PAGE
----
BEVERAGES: Ciders Come Out Tops
Recent Western Cape Business News
South African ciders, once regarded by industry observers as a short-lived fashion anomaly, have not only proved their staying power but continue to outpace by a significant margin the national annual volume growth trend for alcohol beverages as a whole, asserts market leader Distell.
According to Kay Pillay, who heads the company’s cider and Ready to Drink (RTD) business division, genuine ciders, taken to be those made from fermented apple juice, showed a 8% year-on-year growth in volume for the 12 months to May 2010. This compares with the entire liquor category, which remained flat for the period, according to figures supplied by the SA Liquor Brandowners Association (SALBA) and Nielsens. At the same time, the Flavoured Alcoholic Beverage (FAB) segment of the RTD market, that includes wine and spirit coolers, as well as malt-flavoured drinks, grew by 3%.
Distell is the third biggest producer of ciders globally. Its Hunter’s cider range that debuted in 1988, and Savanna brand, launched in 1996, are currently listed by Euromonitor as the world’s second and third largest cider brands respectively. Both brands are the foremost players locally and every year new export markets continue to open up for each.
Pillay attributes their extended growth trajectory, even in the face of the ongoing recession, to their authenticity, enticing flavours and quality cues. They are also well-packaged, widely distributed and supported by energetic and innovative through-the-line activity, he adds.
“In the domestic market, there has been some public confusion as to what constitutes a genuine cider with several apple-flavoured ales masquerading as the real deal. In the case of a genuine cider, the inimitably refreshing taste is derived from the fermentation of real apple juice, not by flavouring other alcoholic drinks with apple flavours. While consumers may not overtly be aware of the technical differences, they are nevertheless voting with their palates if we are to judge by consistent annual rise in cider sales volumes.”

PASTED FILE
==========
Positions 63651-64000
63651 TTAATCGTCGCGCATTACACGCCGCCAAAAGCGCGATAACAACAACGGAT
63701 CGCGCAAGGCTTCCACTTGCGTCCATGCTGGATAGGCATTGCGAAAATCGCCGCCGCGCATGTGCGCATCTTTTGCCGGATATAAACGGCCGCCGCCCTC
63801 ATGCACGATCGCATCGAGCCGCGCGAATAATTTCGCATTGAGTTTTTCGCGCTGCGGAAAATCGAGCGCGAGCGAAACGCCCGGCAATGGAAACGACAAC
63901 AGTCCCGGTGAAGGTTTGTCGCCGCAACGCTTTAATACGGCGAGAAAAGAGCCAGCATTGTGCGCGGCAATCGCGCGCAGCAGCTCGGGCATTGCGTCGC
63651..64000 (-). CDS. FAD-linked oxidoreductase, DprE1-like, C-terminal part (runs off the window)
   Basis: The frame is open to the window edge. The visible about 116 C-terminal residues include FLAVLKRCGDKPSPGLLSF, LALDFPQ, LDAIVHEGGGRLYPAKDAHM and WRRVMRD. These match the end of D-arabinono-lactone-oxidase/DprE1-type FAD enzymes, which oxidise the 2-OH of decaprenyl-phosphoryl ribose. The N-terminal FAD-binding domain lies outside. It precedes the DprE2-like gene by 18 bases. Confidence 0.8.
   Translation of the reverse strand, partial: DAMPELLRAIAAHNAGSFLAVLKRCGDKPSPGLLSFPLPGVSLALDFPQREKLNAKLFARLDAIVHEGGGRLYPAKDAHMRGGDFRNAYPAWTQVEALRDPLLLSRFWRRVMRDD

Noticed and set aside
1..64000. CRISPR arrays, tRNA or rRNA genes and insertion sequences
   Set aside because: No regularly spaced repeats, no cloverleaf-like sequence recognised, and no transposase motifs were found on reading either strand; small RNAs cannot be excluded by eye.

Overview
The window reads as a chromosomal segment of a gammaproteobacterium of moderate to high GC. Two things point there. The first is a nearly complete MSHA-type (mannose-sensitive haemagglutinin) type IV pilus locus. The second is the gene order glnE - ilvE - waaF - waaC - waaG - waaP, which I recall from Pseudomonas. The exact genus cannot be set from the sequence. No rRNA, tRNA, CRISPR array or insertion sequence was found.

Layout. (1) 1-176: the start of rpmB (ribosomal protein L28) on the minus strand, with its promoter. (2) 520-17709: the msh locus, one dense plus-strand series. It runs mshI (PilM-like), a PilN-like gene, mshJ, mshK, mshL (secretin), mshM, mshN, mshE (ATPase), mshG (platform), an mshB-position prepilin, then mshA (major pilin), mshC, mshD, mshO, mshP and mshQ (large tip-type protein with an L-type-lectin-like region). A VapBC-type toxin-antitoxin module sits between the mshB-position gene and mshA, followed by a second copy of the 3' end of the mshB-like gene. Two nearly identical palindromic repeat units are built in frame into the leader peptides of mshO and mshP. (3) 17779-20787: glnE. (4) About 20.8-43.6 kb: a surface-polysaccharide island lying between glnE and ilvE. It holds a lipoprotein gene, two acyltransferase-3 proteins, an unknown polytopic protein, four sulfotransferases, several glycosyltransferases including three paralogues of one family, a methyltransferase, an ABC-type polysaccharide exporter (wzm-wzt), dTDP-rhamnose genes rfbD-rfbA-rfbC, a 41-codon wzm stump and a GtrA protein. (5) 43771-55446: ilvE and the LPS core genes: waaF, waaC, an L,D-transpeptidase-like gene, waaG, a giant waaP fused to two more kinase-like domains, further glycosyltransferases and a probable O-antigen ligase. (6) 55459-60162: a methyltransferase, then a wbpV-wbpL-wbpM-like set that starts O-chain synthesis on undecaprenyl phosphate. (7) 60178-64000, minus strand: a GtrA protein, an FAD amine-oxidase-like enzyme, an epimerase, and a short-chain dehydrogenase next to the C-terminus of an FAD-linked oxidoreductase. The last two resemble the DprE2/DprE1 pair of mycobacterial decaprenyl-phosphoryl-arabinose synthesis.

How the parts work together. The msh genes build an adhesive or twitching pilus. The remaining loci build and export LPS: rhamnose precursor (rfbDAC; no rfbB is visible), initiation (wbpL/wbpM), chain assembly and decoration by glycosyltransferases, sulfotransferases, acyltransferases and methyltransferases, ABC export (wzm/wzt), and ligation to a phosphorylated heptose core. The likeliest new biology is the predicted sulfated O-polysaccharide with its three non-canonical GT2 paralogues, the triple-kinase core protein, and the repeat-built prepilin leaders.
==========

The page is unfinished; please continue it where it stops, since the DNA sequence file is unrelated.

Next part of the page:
Referring to the recent Advertising Standards Authority (ASA) of South Africa ruling in favour of Distell when the company lodged a complaint against the producers of an apple ale that was misleadingly packaged to create the impression that it was a cider, he says: “Several high-profile industry players have entered the market with malt-based drinks given an apple flavour that they are trying to pass off as authentic ciders. These are generally cheaper to produce than ciders and so manufacturers seek to undercut our brands on price.
“Despite these cynical attempts to abuse consumer good faith, South Africans still continue to purchase Hunter’s and Savanna in large part because of their true apple taste.”
To qualify as a cider, in accordance with South Africa’s Liquor Products Act, Act 60 of 1989, products must be made from the juice derived from apples or pears. While it is permissible to replace up to 25% of the apple juice with pear juice and still market the beverage as a cider, none of Distell’s ciders contains any pear juice.
Pillay says the growth in cider sales is not restricted to South Africa. In the UK, the world’s biggest market for ciders, the beverage is also the fastest-growing alcoholic drink, reflecting a 6,6% per annum volume increase.
Savanna also continues to grow its presence in the UK with major retail chains, Tesco, Sainsbury’s, Asda, Morrisons and recently, The Coop all stocking the brand. It is also available at more than 500 pubs and bars in the country. In the Netherlands, it is stocked by retail giant, Albert Heijn. Recently, the quirky “dry but you can drink it” cider came home with the only gold medal in its class at Singapore’s 2010 Beerfest Asia, where it was up against a range of cider offerings from all over the world.
Meanwhile, Hunter’s continues to build its popularity on the African continent, says Pillay.
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